The U.S. wasn’t the only region to suffer declines. Europe, the Middle East and Africa saw box office receipts fall 3%, as major territories such as Germany and the United Kingdom saw revenues drop. Latin American ticket sales rose a slender 2%, less than in prior years as Mexico and Argentina suffered setbacks, falling 5% and 20%. Both of those countries are enduring periods of political and economic unrest.

In terms of foreign markets, China was the clear leader followed by Japan with $2 billion in receipts, France with $1.8 billion, and the United Kingdom and India both with $1.7 billion.

Most industry analysts don’t expect 2014’s global record to last for long. This year brings a steady stream of blockbuster fare thanks to new installments in the Hunger Games, Jurassic Park, Star Wars and Avengers franchises and with them the possibility for a box office windfall of unprecedented proportions.

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  1. Business wise this is great news for China but this market control comes with a very big cultural and social price. I wrote a post where I further discuss this subject.

  2. popeflores says:

    Funny this comes up… I have been thinking about the effect of the global market on film. It actually existed once before – during the silent era. You could have films with all kinds of nuances, with great wit, with human drama and from China to Brazil the theaters were filled. Today? Not so much. Slapstick sells, but today would a witty comedy have a chance? The secret may be to get back to studying silent movies. How did they get away with sophisticated humor to a world audience? With high drama? Should acting classes return to body and face movements to express emotion as the silent era did? There are silent film societies in major cities now, and pages like CLASSICS OF THE SILENT SCREEN on Facebook. I think writers, producers and actors would be well advised to begin asking how film can do more that action movies. Just saying.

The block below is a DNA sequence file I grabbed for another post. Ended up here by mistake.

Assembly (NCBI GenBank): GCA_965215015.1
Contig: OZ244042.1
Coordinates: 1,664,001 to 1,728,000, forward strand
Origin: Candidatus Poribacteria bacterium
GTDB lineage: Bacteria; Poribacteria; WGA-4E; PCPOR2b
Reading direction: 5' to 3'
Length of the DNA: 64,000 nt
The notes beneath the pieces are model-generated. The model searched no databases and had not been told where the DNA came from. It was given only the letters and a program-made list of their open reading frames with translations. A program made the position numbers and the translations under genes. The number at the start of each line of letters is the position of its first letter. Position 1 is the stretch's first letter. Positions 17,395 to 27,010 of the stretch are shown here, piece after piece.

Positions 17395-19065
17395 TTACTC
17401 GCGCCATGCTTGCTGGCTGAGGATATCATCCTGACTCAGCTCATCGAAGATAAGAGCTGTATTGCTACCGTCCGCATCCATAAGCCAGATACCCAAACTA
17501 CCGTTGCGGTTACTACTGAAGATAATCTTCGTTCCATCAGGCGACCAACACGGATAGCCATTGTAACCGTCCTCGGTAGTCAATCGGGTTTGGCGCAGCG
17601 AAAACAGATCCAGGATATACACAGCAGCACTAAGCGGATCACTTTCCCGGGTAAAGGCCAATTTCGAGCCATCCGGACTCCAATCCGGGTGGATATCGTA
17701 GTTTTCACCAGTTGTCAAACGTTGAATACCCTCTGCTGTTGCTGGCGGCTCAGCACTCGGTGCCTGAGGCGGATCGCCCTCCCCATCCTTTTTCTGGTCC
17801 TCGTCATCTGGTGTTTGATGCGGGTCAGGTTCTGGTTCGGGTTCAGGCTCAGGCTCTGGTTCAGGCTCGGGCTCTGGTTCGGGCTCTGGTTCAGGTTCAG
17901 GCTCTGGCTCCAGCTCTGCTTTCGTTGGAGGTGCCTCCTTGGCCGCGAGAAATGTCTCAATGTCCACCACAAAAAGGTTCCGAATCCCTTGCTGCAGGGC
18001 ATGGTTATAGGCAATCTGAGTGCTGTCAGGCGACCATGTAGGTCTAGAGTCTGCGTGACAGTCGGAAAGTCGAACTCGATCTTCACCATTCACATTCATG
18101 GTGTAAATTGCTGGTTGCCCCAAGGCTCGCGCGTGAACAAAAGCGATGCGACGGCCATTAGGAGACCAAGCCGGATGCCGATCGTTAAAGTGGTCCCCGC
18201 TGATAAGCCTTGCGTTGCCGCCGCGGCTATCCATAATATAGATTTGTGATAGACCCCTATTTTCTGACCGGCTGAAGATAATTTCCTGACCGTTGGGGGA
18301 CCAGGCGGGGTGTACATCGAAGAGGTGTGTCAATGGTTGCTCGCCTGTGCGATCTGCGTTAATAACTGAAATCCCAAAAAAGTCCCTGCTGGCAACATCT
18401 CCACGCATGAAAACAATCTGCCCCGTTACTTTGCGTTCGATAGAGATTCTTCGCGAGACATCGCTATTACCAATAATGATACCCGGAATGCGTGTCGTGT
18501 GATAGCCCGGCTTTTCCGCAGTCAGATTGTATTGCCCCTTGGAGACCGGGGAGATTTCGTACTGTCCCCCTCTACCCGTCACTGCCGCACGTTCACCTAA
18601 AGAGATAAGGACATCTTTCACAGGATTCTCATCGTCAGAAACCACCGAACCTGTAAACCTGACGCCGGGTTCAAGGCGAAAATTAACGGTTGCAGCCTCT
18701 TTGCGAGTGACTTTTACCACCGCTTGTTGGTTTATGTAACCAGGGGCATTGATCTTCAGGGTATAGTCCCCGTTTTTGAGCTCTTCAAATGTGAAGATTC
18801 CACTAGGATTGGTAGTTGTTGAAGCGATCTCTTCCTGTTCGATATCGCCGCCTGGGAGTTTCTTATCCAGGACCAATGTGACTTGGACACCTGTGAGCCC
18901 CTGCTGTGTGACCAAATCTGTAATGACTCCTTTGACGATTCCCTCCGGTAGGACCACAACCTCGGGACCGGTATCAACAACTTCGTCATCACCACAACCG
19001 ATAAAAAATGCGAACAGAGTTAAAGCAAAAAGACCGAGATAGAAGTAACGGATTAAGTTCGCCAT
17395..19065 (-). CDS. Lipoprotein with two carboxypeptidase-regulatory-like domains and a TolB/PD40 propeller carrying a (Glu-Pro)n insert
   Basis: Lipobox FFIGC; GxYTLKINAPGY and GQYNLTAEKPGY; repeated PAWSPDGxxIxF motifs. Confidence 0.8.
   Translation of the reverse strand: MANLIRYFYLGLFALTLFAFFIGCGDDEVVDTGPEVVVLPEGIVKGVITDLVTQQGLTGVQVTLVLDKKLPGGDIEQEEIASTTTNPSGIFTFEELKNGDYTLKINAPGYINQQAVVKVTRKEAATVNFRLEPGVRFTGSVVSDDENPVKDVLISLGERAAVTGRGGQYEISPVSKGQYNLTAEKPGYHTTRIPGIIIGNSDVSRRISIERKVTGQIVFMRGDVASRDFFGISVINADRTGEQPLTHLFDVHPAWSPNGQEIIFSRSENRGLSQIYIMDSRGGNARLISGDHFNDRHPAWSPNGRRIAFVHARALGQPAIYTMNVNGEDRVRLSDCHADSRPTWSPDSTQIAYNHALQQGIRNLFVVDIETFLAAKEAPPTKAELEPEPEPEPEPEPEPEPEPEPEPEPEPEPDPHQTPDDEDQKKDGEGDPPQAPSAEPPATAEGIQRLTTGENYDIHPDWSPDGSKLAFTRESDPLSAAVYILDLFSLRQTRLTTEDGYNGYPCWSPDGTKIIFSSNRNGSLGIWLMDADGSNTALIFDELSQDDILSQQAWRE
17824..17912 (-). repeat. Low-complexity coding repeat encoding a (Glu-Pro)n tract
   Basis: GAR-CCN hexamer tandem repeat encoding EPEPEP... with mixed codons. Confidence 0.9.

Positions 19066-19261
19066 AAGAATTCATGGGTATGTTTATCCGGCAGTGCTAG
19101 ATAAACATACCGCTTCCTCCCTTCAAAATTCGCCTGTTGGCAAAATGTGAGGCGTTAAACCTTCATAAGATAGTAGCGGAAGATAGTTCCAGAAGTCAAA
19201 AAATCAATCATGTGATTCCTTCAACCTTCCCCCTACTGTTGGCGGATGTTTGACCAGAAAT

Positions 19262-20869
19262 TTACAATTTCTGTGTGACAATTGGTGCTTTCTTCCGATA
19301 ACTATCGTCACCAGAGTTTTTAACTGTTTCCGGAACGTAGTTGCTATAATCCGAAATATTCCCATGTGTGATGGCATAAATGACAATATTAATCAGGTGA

3. sebastianmh says:

    Reblogged this on Hoskins | Dieuvil P.C. and commented:
    Big Money…

  4. therealeverton says:

    I can’t believe there’s an article about global grosses that pays no attention to the fact that this is measured in US Dollars,as opposed to ticket sales,and many major markets (Japan,the EU, Russia) have had their exchange rates hit the floor. It is the reason that the 3rd Hobbit film has (just about) ended up the
    grossing of the trilogy, despite what I understand are the highest ticket sales.

    An example $30m worth of Tickets in Japan in 2013, would be worth not much over $25m last month.

  5. Adam says:

    The flat ticket sales have nothing to do with any perceived lack of quality. It all has to do with the fact that movie theatres are competing with alternate forms of distribution such as internet streaming, on-demand, bluray/dvd’s, etc. More and more people are simply waiting for the movie to end its theatrical run so they can see it some other way.

  6. Contessa46 says:

    Your seat sales were flat because a great deal of your movies were AWFUL!!!!!!! Take a candid look at the critics ratings on your movies– I wouldn’t even co spider a movie that the critics rate less than 75% and you have movies in the teens!!! Make a good product and we will come to see it. Use decent actors and actresses WHO CAN ACT– pay some writers for GOOD SCRIPTS and stop laying the blame anywhere but at your own feet.